Tag Archives: www.diesmart.com

Have you thought about an at-home funeral?

Until the end of the 19th century, when someone died, it was the norm to keep the body at home where the family would take care of the deceased loved one until his or her burial.  But as the funeral home industry grew, the number of at-home funerals declined and didn’t regain popularity until about ten years ago.

A story from WBUR, Boston’s NPR station, discusses the recent interest in this type of funeral and cites several examples of families who have chosen to have a more natural, custom ceremony conducted in their own home.

Some people with whom I spoke said they would like this type of treatment when they died but they didn’t think it was legal.  In fact, in all but nine states, it is definitely legal.  Massachusetts even offers clear instructions for home funerals on its website, including what you need for a death certificate, guidance on burials and preparing the body.

If this type of funeral is of interest to you, there are many sources for information.  One is the National Home Funeral Alliance, which has about 300 members around the country.  Another source is our website, www.diesmart.com.


Same sex couple employment tax filings – know what to do?

The IRS recently issued a series of tax revisions that directly impact same sex couples.  Some of them are related to the filing of income tax returns and deductions that are now legal.  This 60 second tip from Robert Keebler, CPA,may give you some information you may need.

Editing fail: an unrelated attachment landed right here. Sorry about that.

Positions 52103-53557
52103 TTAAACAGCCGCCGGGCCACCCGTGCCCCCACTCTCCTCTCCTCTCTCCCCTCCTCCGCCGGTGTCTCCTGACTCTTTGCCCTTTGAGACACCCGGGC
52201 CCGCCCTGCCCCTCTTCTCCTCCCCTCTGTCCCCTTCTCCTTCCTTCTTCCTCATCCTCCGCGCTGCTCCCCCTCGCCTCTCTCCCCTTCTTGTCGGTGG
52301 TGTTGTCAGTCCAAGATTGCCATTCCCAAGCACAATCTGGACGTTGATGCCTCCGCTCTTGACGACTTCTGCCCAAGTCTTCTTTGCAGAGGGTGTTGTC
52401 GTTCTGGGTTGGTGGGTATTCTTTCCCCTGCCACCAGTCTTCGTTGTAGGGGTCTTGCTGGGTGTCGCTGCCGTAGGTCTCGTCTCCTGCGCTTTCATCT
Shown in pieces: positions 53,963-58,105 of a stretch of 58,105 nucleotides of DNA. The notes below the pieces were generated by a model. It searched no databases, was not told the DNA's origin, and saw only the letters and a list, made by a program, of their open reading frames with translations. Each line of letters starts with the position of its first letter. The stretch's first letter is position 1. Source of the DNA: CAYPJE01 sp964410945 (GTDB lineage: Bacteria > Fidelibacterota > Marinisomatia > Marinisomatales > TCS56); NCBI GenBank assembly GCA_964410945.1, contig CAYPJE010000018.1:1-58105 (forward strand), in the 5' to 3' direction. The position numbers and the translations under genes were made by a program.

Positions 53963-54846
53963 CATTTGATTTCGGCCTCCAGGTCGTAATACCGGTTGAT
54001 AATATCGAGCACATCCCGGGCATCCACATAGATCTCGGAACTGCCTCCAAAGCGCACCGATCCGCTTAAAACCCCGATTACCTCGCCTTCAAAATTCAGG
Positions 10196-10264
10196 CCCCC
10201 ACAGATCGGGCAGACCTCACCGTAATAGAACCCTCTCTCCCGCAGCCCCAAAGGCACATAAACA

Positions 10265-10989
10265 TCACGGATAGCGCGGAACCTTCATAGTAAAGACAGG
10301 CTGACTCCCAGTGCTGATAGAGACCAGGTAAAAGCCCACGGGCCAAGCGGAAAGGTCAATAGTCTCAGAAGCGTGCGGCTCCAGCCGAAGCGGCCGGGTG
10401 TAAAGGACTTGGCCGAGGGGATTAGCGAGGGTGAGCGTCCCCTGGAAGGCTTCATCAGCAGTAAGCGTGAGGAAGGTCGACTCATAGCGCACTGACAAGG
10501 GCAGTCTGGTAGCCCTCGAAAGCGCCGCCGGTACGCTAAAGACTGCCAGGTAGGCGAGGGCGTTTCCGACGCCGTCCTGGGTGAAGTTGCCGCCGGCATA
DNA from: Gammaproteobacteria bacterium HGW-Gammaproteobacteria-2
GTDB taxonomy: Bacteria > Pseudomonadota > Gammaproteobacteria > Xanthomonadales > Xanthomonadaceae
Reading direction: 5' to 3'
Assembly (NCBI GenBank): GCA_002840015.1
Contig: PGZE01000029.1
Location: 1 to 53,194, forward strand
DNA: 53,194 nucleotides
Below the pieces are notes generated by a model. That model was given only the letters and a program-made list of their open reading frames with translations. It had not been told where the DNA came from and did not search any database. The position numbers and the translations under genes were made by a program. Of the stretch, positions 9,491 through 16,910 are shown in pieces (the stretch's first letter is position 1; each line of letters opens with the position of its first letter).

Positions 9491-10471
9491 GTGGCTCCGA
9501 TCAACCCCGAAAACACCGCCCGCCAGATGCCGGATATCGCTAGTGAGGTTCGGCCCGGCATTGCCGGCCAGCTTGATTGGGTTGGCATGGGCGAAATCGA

Listen now.  It may save you some money.

For more information about the new laws or estate planning, go to diesmart.com.

2/3 of all the people who ever lived to 65 are alive today!

Ken Dychtwald, Founder and CEO of AgeWave | JWT IntelligenceThis statistic comes from a presentation given by Ken Dychtwald, PhD, of Age Wave at the American Society on Aging 2013 conference that was held this spring.

This statistic is a part of what has caused the longevity revolution.  What he meant is that because people are living much longer than they used to, the definition of “old age” is changing.  People used to die before retiring so there was no need to worry much about what they would do.  But, now, people must figure out what they should do with their “longevity bonus” and how to spend all of this extra time that they now have on earth.

You might think that people are just tacking their bonus onto the end of their life and spending it in retirement.  However, it seems that they are redistributing it throughout their life.  They are going back to school in their 40′s and then starting a new career, retiring from that new career and then changing fields again.  This is unlike the past when people worked their whole life at one career and often retired after working at just one or two companies.

Retirement used to be considered an ending.  Now many people consider it a new beginning.  It’s a time that’s looked forward to with anticipation by most people.  In fact, 91% of people expect to be happy in retirement.   However, that expectation only lasts about a year.  After that, people begin to think about what they actually want to do with the rest of their life and whether they want a new post retirement career.  They also start to have growing concerns about health problems and insufficient savings.  And in their late 70′s and early 80′s they come to terms with who they are and what will come.